Literature

The Origin of Melodrama and its Evolution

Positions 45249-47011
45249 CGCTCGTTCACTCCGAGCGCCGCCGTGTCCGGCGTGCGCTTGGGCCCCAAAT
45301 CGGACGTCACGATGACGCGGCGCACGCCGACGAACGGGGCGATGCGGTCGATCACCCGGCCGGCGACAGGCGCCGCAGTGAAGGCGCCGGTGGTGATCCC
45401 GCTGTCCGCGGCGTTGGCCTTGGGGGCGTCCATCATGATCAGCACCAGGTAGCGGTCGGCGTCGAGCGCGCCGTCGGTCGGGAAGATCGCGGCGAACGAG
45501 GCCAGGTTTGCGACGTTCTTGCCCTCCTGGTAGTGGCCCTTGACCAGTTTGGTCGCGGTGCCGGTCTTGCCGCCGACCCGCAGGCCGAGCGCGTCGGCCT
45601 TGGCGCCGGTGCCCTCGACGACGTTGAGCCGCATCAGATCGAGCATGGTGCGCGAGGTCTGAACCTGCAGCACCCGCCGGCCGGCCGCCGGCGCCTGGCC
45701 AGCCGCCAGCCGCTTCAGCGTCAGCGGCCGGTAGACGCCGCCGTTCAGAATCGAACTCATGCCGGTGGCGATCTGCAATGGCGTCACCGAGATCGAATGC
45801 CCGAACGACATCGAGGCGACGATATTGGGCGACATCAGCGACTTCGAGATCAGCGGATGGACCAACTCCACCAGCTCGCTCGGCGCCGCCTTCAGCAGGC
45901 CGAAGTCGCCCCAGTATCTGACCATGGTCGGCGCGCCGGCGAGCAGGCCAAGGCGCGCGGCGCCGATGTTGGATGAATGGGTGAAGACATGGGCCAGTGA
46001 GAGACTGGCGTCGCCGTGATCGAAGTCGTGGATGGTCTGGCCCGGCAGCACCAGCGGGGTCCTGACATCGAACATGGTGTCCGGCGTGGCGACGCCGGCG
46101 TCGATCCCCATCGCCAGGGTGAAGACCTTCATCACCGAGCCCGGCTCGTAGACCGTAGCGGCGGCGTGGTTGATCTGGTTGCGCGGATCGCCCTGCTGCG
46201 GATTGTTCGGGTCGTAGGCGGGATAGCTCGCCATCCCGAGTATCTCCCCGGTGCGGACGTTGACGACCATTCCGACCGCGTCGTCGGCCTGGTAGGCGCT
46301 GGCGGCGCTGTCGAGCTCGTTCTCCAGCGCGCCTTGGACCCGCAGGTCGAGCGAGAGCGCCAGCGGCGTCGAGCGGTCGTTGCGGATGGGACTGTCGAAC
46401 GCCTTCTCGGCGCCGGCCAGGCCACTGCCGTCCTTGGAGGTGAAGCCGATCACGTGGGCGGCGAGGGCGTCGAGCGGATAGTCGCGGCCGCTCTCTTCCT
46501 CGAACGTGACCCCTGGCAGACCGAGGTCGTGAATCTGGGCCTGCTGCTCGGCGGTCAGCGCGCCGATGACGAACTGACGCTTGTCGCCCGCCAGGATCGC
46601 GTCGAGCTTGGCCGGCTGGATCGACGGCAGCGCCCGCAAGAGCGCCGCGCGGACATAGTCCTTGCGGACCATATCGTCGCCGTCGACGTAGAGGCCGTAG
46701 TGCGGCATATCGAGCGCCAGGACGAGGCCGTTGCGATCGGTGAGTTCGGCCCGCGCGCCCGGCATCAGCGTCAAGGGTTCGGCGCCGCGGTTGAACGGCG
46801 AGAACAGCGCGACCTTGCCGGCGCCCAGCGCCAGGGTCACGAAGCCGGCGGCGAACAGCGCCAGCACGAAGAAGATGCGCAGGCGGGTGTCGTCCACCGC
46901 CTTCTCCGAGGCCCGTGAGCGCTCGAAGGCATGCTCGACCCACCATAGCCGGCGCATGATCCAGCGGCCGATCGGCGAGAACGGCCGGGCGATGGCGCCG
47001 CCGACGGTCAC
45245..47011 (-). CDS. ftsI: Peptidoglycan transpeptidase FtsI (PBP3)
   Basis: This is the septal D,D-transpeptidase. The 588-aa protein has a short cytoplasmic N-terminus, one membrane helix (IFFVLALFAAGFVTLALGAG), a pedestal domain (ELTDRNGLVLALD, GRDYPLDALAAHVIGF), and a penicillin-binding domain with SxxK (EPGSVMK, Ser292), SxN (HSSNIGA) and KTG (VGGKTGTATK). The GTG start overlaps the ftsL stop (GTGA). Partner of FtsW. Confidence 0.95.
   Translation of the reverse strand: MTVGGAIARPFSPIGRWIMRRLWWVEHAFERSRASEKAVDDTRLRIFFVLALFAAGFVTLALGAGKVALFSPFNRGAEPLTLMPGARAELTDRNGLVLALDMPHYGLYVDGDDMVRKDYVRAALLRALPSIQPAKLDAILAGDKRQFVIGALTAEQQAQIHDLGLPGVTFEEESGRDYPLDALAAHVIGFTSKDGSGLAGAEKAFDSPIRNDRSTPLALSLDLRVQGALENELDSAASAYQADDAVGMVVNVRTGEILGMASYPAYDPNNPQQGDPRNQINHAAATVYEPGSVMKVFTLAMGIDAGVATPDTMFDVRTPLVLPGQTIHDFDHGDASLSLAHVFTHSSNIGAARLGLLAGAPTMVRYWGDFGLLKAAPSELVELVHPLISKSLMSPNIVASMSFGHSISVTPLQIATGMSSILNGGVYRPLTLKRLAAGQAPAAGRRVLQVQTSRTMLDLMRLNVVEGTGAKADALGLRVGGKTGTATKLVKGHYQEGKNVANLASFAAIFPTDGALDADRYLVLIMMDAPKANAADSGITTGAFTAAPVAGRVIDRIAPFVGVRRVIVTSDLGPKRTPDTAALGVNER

Melodrama, a term that literally means music drama is a form of drama. The word derived from the Greek ‘Melos’ which means song or music and play. It is basically a branch of plays, films or any other creation which encompasses a plot and action and this is the main distinction between melodrama and drama. Also, melodrama accommodates music to create an emotional response from its audience. Tragedies are also more serious and consist of a conflict with power like God or the law etc. 1 Tragedies are inspired by and generally trace their origin back to the Greeks. The main difference between melodrama and tragedy is usually the ending. Tragedies have a set pattern in their endings, while melodramas end on a happy note, with mostly the set pattern of a villain, posing a threat to the lead character (hero) with the inevitable involvement of a heroine- the damsel in distress, who is ultimately saved by the hero. This is a usual melodrama that uses exaggerated emotions to accomplish the task of correcting the wrongs and evils of societies, thus giving importance to the moral aspect. Whilst in tragedy after the rejection of Aristotle’s proposal that true tragedy can only depict those with power and higher status no set definition exists in the literature. Arthur Miller’s plays and the popularity of it proves that the tragedy of the ordinary people exists and can be depicted and even appreciated. Howard Barker argued for the rebirth, redefining of tragedy in modern theatre in his ‘Arguments for a theatre’. An example of a modern, contemporary tragedy would be Henrik Ibsen’s ‘A doll’s house’ (1879). This is the story of the break up of a middle-class couple’s marriage and hence is more relevant to recent times. Modern tragedy is wider in its range of topics/issues the protagonist or central characters face.

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